Theme Of Because I Could Not Stop For Death

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Emily Dickinson personified death in the poem “Because I could not stop for Death” by representing death as a person.

“Because I Could Not Stop for Death,
He kindly stopped for me;” In this poem the speaker is communicating as someone who as seen both sides of life,the real life and after life. Because she could not stop for Death—“), death stops for her, hence it does what she could not do for death.. This deep thought that Death shows when it takes time for her enables her to think and gets time off from what she considered vital in her life, and put other things into consideration—“And I had put away My labor and my leisure too”—so they can just enjoy this carriage ride.
It is notted in the beginning that the in the carriage its just
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He arrives in a carriage with Immortality to take the author to her grave. Death is formal and gentle, with the author telling us of “his civility.” The stracture of the poem and the personification of Death alludes to Dickinson’s comfort with the subject; she seems to regard death as a change in mind, rather than a total departure. The last stanza shows that Dickinson regards death as eternity, rather than a final end. In short, Death in this poem is not something to be feared, but should be taken as something …show more content…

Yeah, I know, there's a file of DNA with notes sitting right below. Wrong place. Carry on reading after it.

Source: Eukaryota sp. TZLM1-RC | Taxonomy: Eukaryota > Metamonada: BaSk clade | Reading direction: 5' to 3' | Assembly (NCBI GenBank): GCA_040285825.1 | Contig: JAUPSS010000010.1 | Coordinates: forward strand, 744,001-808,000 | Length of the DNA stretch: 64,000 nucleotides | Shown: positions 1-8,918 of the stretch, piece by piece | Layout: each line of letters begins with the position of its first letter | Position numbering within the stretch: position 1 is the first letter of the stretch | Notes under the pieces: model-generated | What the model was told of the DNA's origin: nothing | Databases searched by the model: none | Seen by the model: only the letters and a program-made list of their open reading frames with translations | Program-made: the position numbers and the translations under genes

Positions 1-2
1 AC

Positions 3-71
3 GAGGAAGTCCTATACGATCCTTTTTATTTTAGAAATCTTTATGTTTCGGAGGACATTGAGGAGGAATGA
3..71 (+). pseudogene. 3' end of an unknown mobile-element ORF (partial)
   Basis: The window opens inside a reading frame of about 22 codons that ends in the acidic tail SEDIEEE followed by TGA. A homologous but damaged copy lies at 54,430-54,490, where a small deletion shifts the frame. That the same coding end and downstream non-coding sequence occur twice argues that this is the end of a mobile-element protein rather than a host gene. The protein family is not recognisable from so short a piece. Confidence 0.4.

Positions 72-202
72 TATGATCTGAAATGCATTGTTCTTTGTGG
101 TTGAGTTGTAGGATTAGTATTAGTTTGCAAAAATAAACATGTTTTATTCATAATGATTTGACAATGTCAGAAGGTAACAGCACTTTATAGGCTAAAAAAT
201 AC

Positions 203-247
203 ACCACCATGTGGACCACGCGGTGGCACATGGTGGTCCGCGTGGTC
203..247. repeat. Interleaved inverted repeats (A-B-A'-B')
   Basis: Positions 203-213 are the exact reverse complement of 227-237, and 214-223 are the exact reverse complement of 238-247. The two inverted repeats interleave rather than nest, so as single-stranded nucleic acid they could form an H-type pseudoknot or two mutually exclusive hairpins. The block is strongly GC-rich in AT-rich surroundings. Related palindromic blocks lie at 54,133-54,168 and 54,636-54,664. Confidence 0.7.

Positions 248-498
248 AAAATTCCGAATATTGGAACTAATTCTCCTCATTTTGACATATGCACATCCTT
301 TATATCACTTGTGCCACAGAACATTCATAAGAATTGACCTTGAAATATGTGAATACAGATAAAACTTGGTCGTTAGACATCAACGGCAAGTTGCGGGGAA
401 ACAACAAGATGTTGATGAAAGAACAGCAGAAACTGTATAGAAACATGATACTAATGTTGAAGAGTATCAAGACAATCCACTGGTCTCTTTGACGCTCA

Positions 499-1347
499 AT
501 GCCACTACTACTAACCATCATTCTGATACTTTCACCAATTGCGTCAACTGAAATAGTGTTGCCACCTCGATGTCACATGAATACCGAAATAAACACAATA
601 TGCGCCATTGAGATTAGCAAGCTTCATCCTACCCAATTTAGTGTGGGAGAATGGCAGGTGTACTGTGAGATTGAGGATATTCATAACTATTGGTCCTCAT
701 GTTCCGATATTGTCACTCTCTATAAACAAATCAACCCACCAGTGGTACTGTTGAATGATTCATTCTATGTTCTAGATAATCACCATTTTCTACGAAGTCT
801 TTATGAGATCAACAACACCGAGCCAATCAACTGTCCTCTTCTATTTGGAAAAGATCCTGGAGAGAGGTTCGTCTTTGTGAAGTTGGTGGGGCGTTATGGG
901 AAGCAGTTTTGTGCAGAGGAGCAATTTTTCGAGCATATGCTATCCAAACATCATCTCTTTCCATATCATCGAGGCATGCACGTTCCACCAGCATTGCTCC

He is neither frightening nor intimidating, but is seen as a courteous and gentle guide, which leads her to eternity. The speaker is not frightened at all when Death picks her up in his carriage, she takes it with a positive attitude as an act of kindness, since death had time for her. This is clearly stated, as it is “For His Civility” that she puts away her “labor” and her “leisure,”.In the next stanza we see that life is not so great, as this quiet, slow carriage ride is contrasted with what she sees as they go. A school view of children playing, which is emotional, is a simple show of the difficulty of life—although the children are playing “At Recess,” the verb used is “strove,” insisting on the pain of existence. The anaphora also used “We passed” also insists on the tiring repetitiveness of routine. The following stanza tells us on the other side of life—things become cold, the speaker’s dress is not thick enough to warm or protect her. However it becomes seen that though this part of death—the coldness, and the following stanza’s image of the grave as home—may not be a perfect scene, it blends completely, for it leads to the next stanza, which ends with immortality. Hundreds of years may not even be equated to a day. Because time is gone, the speaker can still realize, that death was not just death, but immortality, for she “surmised the Horses’ Heads/Were toward Eternity –.” By ending with

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